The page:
Bearded dragon stress marks are lines, stripes or oval dark shapes on your bearded dragon’s stomach or abdomen. And they are an easy sign that something is making your pet very unhappy. Bearded dragon stress marks are a physical sign that your pet lizard is anxious. There are lots of possible causes including the wrong temperature, humidity, diet, environment or company. Today we’ll look at the common causes of bearded dragon stress marks, how to remove them and ways to avoid more stress marks in the future.
- About bearded dragon stress marks
- Common causes of stress for bearded dragons
- Getting rid of bearded dragon stress marks
- Preventing bearded dragon stress marks and other signs of stress
- When should I go to the veterinarian if my bearded dragon has stress marks?
Bearded dragons are interesting reptiles that are growing in popularity all over the world. But, they have some important, complex care needs. Without the right enclosure and care, bearded dragons can become stressed and unhappy. Stress marks are a very visual sign that your bearded dragon is unhappy, or something is wrong. So, all owners should learn how to recognise stress marks and how to recognize the cause of your reptile’s strength.
What Are Stress Marks on Bearded Dragons?
None of us want our pets to be stressed! But, unfortunately it can happen from time to time, even when you think you’re doing everything to prevent it. Since our pets can’t tell us when things are stressing them out, it’s important to keep a close eye on your bearded dragon’s behavior and body.
Stress marks are a physical sign that something is upsetting your bearded dragon. They will show up on your dragon’s body, usually on their stomach, when something is triggering stress or discontent. These marks will usually fade away once the stress trigger is removed, but can last longer if the cause of the stress does not disappear.
What Do Stress Marks Look Like on Bearded Dragons?
Stress marks are most likely to show up on your bearded dragon’s stomach, but you might also see them on the underside of your reptile’s chin and limbs. These markings appear as lines or stripes, or even as ovals. The pattern can cover your dragon’s entire stomach.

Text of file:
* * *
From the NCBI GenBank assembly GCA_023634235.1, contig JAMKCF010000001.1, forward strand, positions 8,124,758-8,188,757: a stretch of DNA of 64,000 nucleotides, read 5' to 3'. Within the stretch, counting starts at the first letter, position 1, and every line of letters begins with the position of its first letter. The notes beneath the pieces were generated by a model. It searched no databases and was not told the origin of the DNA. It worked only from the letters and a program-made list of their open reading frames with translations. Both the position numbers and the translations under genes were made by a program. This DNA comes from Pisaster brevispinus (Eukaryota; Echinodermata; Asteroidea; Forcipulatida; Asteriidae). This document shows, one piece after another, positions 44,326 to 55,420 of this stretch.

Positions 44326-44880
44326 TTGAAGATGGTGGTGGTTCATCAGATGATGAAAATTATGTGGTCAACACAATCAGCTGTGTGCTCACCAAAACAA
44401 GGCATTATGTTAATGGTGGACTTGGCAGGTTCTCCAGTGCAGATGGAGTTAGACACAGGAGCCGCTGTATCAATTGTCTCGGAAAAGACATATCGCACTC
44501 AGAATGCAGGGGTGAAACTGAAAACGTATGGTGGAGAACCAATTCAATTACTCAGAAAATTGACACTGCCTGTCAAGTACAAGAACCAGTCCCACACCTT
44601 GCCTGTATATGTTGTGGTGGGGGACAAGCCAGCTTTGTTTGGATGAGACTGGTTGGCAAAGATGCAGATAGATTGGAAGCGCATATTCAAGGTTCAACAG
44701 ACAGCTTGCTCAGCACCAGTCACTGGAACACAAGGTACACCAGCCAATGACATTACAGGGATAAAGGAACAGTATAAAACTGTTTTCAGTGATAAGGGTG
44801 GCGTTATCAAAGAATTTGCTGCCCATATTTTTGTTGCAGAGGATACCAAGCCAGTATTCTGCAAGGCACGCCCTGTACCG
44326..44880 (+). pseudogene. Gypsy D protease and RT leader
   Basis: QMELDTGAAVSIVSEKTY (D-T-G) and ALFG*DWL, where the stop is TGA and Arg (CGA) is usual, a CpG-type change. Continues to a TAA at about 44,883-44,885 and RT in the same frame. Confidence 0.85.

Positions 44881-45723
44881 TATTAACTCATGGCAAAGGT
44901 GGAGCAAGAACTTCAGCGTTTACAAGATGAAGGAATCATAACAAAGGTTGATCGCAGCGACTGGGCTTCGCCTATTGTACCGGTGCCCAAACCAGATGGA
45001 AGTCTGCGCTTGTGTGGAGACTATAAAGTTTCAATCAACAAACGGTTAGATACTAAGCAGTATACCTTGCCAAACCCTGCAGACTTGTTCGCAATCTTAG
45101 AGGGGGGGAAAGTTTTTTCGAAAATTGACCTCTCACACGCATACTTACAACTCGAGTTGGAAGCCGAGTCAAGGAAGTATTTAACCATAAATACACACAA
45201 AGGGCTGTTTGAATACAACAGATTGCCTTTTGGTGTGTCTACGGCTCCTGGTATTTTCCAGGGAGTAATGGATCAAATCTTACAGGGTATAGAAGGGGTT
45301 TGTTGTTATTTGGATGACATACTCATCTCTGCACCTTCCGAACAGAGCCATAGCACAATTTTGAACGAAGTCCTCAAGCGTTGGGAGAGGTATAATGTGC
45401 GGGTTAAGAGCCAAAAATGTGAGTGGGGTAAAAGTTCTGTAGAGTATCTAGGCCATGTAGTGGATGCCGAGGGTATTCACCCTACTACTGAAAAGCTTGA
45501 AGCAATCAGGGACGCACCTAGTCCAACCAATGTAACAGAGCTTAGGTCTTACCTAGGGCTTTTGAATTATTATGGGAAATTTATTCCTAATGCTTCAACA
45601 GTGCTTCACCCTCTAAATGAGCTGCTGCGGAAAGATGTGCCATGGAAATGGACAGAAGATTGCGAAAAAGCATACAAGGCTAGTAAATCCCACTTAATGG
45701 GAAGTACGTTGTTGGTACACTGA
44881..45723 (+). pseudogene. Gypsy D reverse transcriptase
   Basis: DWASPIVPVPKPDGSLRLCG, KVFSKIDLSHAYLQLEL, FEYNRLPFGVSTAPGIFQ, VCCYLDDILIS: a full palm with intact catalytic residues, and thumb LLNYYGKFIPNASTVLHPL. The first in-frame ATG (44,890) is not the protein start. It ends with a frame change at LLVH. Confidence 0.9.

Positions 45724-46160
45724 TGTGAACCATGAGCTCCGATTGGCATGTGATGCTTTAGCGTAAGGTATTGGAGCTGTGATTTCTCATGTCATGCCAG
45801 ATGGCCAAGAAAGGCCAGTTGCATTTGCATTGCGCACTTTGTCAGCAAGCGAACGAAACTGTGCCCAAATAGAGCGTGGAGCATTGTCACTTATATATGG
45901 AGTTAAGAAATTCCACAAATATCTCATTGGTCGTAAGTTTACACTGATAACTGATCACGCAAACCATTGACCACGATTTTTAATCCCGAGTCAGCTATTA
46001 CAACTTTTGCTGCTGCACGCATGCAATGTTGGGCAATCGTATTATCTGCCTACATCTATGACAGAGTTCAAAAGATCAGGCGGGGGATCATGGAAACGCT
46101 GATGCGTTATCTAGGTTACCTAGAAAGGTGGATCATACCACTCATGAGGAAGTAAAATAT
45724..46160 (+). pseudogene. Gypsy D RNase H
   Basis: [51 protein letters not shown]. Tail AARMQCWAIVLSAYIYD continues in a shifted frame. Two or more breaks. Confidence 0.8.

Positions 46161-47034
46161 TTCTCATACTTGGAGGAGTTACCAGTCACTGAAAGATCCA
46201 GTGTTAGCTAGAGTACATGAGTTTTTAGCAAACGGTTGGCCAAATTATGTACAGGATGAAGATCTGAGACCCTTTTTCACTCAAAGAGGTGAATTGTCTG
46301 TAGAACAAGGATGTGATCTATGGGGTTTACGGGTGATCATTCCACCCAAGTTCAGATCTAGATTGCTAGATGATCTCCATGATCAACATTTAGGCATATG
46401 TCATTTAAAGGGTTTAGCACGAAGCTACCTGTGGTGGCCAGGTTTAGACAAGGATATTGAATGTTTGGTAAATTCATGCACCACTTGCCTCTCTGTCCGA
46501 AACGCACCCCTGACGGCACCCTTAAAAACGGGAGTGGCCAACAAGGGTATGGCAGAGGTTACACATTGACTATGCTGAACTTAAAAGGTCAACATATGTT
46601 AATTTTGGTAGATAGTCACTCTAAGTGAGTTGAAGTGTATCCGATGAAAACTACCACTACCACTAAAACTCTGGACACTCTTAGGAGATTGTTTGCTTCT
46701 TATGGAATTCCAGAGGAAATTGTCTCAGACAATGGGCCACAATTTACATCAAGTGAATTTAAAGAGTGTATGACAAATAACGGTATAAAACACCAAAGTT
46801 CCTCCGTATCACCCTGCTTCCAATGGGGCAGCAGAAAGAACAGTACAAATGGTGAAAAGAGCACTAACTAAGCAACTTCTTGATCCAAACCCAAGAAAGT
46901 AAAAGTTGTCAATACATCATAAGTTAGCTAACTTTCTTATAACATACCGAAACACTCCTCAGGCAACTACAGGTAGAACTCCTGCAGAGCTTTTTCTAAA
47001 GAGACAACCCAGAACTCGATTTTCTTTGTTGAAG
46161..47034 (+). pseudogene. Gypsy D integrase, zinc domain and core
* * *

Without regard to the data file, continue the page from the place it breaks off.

Common Causes of Stress in Bearded Dragons
Noticing stress marks is a lot easier than finding the cause of stress, in most cases. This is because there’s a huge number of problems that can cause distress in bearded dragons. Sometimes their enclosure can be causing stress, sometimes it’s related to handling and boredom, but it could be something else entirely. Here are some of the most common causes of bearded dragon stress:
- Incorrect tank temperature
- Incorrect tank size (not enough space)
- Not enough hiding places inside the tank
- Relocation stress (most common in very young bearded dragons)
- Being housed with another bearded dragon
- Excessive handling
- Too infrequent handling
- Too little time outside their enclosure/boredom
- Loud noises
- Seeing their own reflection
- Live prey remaining in the tank if uneaten
- A dirty enclosure
- Other pets or loud young children approaching the tank
Of course, this is not a complete list. There’s an endless number of things that can cause our pets stress, and some of those might be specific to your home. Observe your bearded dragon’s behavior to identify the most likely cause of their stress. You might notice other signs of stress occurring at certain times.
How Long do Bearded Dragon Stress Marks Last?
There’s no set time period that stress marks will last. It can depend on the cause of the stress and whether or not it continues to be a trigger. Stress marks on bearded dragons can fade in as little as a week. But, if the cause of the stress is not removed, these markings can last much longer. You may also begin to notice other signs of stress as well as these markings.
How to Get Rid of Bearded Dragon Stress Marks
The most effective way to get rid of bearded dragon stress marks is to remove the cause of stress. But, this isn’t always a simple task. In some cases, the cause of stress will be obvious or common. For instance, baby bearded dragons will usually have stress marks when they first arrive in your home because they are in a new, unfamiliar environment. These will fade over time as they feel more confident and comfortable around you. But, sometimes stress marks can seemingly come from nowhere.